The second defenceman on the all-1980s team was Sportsnet’s most difficult choice, but we’re going with tireless warrior Garth Butcher. A 10th-overall draft pick from the Regina Pats in 1981, Butcher played five games as a 19-year-old the following year before becoming an anchor for the Vancouver defence for most of the decade.
His consistency and combativeness made Butcher a fan favourite, and he is second all-time in Canucks penalty minutes with 1,668. Even when he left, he helped the Canucks. Quinn’s 1991 trade of Butcher to St. Louis in a multi-player deal that brought Cliff Ronning, Geoff Courtnall and Sergio Momesso to Vancouver helped propel the Canucks to another Stanley Cup Final in 1994.
1978-91, 262 G, 411 A
Stan “The Steamer” Smyl was a five-foot-10 giant who Punch McLean’s New Wesminster Bruins delivered to the Canucks in 1978. The third-round pick hurt opponents with his physicality and talent, which today is under-appreciated.
In a playing career shortened by injuries, a consequence of Smyl’s fearless style, the right winger averaged 30 goals a year for seven seasons at the start of the 1980s, and captained the Canucks for his final eight campaigns. When he retired in 1991 to begin a three-decade career with the organization in coaching and management, Smyl had 262 goals and 411 assists in 896 games for Vancouver. His 673 points as a Canuck stood as a record until another icon, Linden, surpassed it 13 years later.
Smyl’s No. 12 was retired in 1991, and if anyone ever carves a Canucks Mt. Rushmore on the North Shore, “Steamer’s” wonderfully crooked nose will be on it.
1978-86, 197 G, 353 A
Arriving with Smyl and another terrific rookie, Curt Fraser, in 1978, Thomas Gradin was one of the most graceful, fluid players in franchise history. His willingness to battle and withstand battering from opponents helped shatter the myth about the toughness of Swedish players, and Gradin’s success in Vancouver established the talent pipeline that continues to flow here from Sweden.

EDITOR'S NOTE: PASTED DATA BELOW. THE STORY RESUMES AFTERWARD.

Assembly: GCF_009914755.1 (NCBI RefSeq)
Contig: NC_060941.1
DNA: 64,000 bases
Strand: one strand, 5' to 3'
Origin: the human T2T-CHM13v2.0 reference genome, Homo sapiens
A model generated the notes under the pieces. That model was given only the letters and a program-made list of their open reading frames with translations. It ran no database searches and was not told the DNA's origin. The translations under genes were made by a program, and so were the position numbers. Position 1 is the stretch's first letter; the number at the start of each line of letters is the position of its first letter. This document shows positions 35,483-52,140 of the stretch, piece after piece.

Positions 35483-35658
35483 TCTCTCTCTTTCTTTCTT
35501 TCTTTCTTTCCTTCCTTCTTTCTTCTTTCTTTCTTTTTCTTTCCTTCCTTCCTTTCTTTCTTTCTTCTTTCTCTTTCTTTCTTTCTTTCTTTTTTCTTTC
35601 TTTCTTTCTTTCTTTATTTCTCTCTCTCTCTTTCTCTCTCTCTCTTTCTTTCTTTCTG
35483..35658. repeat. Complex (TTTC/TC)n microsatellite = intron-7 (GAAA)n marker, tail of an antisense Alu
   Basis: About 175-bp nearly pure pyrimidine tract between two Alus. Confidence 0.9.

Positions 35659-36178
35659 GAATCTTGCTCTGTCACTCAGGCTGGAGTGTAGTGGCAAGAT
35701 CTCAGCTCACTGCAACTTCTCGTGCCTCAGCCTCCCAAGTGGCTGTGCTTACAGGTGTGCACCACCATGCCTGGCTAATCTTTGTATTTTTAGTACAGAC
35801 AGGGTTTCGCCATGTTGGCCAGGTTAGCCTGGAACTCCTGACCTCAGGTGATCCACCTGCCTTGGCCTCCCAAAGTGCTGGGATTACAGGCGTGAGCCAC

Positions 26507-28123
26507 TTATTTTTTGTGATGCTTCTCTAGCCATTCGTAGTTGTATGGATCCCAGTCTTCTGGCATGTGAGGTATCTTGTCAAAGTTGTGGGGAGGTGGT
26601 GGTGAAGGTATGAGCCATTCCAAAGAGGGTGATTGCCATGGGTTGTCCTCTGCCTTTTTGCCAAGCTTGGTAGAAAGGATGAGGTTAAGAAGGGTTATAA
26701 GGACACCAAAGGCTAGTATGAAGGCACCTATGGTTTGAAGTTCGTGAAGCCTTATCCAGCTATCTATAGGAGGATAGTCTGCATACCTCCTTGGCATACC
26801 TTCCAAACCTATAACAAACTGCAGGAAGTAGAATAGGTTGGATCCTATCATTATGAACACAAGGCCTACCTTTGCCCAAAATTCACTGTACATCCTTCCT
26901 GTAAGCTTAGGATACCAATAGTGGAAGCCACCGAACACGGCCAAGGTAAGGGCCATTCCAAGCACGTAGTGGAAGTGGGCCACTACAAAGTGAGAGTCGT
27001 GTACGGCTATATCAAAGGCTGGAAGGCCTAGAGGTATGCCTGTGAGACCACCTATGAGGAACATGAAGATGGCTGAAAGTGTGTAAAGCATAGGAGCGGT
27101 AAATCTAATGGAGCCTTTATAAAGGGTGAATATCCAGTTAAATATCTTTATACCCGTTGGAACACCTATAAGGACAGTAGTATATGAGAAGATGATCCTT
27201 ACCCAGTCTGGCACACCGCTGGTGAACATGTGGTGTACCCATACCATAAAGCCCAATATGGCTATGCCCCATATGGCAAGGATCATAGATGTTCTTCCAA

His line drove the Canucks to their improbable Cup Final appearance in 1982, and the 86 points Gradin posted during that regular season was briefly a single-season record for the franchise. By the time he was given to the Boston Bruins in 1986, Gradin had managed 550 points in 613 games in Vancouver. He remains second among Canucks centres in all-time scoring, 157 points ahead of third-place Ryan Kesler and Brendan Morrison.
1983-90, 250 G, 220 A
Bure wasn’t the first pure goal-scorer the Canucks ever had; Tony Tanti was. Acquired from the Chicago Blackhawks in an unpopular trade for Fraser the winter after Vancouver’s Stanley Cup run, the right winger went on to score 250 goals in 530 games for the Canucks over seven-and-a-half seasons.
His quick release and uncanny ability to deflect pucks made Tanti a power-play master. His 102 power-play goals are third all-time on the Canucks, behind only Naslund and Danny Sedin, and Tanti’s 10 hat tricks are tied for first with Naslund.
But his most incredible achievement is this: over a five-year period beginning in 1983-84, when the Canucks were consistently one of the worst teams in the NHL, Tanti averaged 41 goals per season for a franchise that had had exactly two 40-goal scorers before him (Darcy Rota, 42 goals in 1982-83; and Ron Sedlbauer, 40 in 1978-79).